The key word here is now ‘continuity’. All three infill holes in the high-grade underground panel encountered high-grade gold and this should strengthen the company’s confidence in its strategy. And the ‘weaker’ holes are located higher up in the system and aren’t part of the high-grade underground panel. In any case, it’s not something we take into consideration right now (although those tonnes may end up in the mine plan anyway, as those grades would likely exceed the cutoff grade), and it likely won’t even be Heliostar’s problem.
While Heliostar is advancing the project on a standalone basis – as it should – we can’t ignore Torex Gold (TSX: TXG) is operating the Morelos Complex pretty much on the next hill over. You don’t have to be a rocket scientist to see there could be synergies between both projects and we are surprised Heliostar and not Torex ended up with Ana Paula.
The following image was taken from the Torex Gold presentation. You notice a sharp decrease in the gold production rate from 2027 on, which is when the El Limon deposit will be mined out (see above). And you once again don’t have to be a rocket scientist to understand that hauling a few thousand tonnes per day from Ana Paula to the Morelos mill would benefit Torex as well as it wouldn’t have to downsize its mill capacity. Of course it is very easy to be too ‘armwavy’ but if you have a mill running below capacity with a 1 million ounce high grade deposit just 25 kilometers by road away from that mill, it just makes a lot of sense.
Heliostar has enough cash to complete the drill program
Subsequent to the large capital raise, Heliostar Metals has approximately 148 million shares outstanding, resulting in a current market capitalization of C$59M based on the current share price of $0.4. After making the cash payments to Argonaut, Heliostar has about C$5M left in the bank. This should be sufficient to complete the planned 3,600 meters of drilling but Heliostar may have to tap the markets again right after the summer period and hopefully additional good drill results will generate some market interest.
The company also has 58 million warrants outstanding, of which just over 46 million were issued in the private placement which was completed in March. Those warrants have an exercise price of C$0.30 and could provide additional funding further down the road but the owners of those warrants will obviously have to be willing to exercise them as there is no accelerated expiry clause. We expect a bunch of the warrants to be exercised along the way providing a nice and continuous net cash inflow, but not enough to build plans around.
One important date to circle in your calendar: the 92.7 million new shares will be free tradeable on July 18th, which is four months and one day after the official closing of the financing. While CEO Funk appears confident the vast majority of the shares were placed in strong hands, ‘leakage’ can and should be expected as Heliostar is one of the very few companies in the gold exploration sector whose share price actually went up in the past three months.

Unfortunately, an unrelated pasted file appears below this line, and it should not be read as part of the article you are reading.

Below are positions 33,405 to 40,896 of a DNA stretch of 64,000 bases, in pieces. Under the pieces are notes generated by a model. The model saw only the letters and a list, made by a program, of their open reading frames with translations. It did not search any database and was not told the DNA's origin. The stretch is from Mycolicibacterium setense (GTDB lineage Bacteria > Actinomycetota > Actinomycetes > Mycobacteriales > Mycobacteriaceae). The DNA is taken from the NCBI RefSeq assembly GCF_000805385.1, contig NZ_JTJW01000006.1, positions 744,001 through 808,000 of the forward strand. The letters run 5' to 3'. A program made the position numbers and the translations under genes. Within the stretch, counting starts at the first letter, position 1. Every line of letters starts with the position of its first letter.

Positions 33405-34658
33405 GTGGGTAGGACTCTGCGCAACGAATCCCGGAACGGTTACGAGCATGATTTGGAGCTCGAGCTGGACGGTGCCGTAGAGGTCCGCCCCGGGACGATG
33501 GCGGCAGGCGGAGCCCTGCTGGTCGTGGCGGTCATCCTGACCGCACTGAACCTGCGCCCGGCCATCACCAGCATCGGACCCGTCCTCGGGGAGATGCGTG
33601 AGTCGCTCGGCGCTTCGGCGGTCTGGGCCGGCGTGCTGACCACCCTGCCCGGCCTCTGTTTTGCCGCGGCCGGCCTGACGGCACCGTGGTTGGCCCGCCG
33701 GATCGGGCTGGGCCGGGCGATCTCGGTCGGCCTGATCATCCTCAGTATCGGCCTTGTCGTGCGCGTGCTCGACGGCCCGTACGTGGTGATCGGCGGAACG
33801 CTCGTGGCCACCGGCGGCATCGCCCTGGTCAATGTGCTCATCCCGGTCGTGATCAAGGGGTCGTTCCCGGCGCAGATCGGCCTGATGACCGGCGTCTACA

Highlighting some members of the management and board
Charles Funk — CEO & Director
Mr. Funk has over 14 years of industry experience for major and junior mining and companies including Newcrest Mining and Evrim Resources. Charles is a geologist specializing in business development for gold, silver and copper projects from early stage to production. Charles has led or supported multiple deposit discoveries in Mexico and Australia and contributed to over $60 million dollars in capital raisings.
Sam Anderson — VP Projects
Samuel Anderson has 19 years of experience in exploration, development, and production geology including a 17 year career with Newmont Gold Corp. where he held successive positions from Exploration Project Manager to Senior Development Geologist to Mine Geology Superintendent to Senior Manager of Exploration Business Development before taking leave to earn a Master of Science Degree in Finance at the University of Arizona’s Eller College. He joined Heliostar Metals in September of 2020. In addition to an MSc in Finance, Sam holds an MSc in Geology and a BSc in Geology from the University of Idaho.
Jacques Vaillancourt — Executive Chairman & Director
Jacques has spent 30 years in finance and during that time has been involved in over $30B of financings for the natural resource sector. He is currently President & CEO of Mount Everest Finance, which finances natural resource companies. Prior, he was at HSBC Bank Plc. where he was Managing Director and Global Head of Metals & Mining From 1992 to 2009 he was at BMO Capital Markets. While at BMO he was Managing Director and Head of the European Equity products business and was part of a team that made BMO one of the leading mining investment banks in the world. In addition he has been a sell-side analyst at RBC . Jacques graduated from McGill University and is a Chartered Financial Analyst.
Heliostar hasn’t wasted any time and just a few weeks after it was reinstated for trading in March the company has already released the assay results from six holes. All three infill holes have now confirmed the very high-grade nature of the underground zone where Heliostar now seems to have a good shot at ending up with 0.9-1 million ounces of high-grade gold in the underground mine plan (that’s our target and we hope to see this target being confirmed in an updated resource calculation later this year).
The rest of the year will be exceptionally busy. Expect Heliostar to continue to release drill results from new holes throughout the summer (the company will drill a total of 16-24 holes so there’s plenty of data yet to be revealed). An updated resource should be released in the final quarter of this year (subject to turnaround times at the lab but that doesn’t seem to be a major issue these days) and that, in combination with the underground mine design and the updated metallurgical test work will pave the way for an updated economic study to be completed using the most up-to-date data available to the company.
Disclosure: The author has no position in Heliostar Metals. Heliostar Metals is a sponsor of the website. Please read our disclaimer.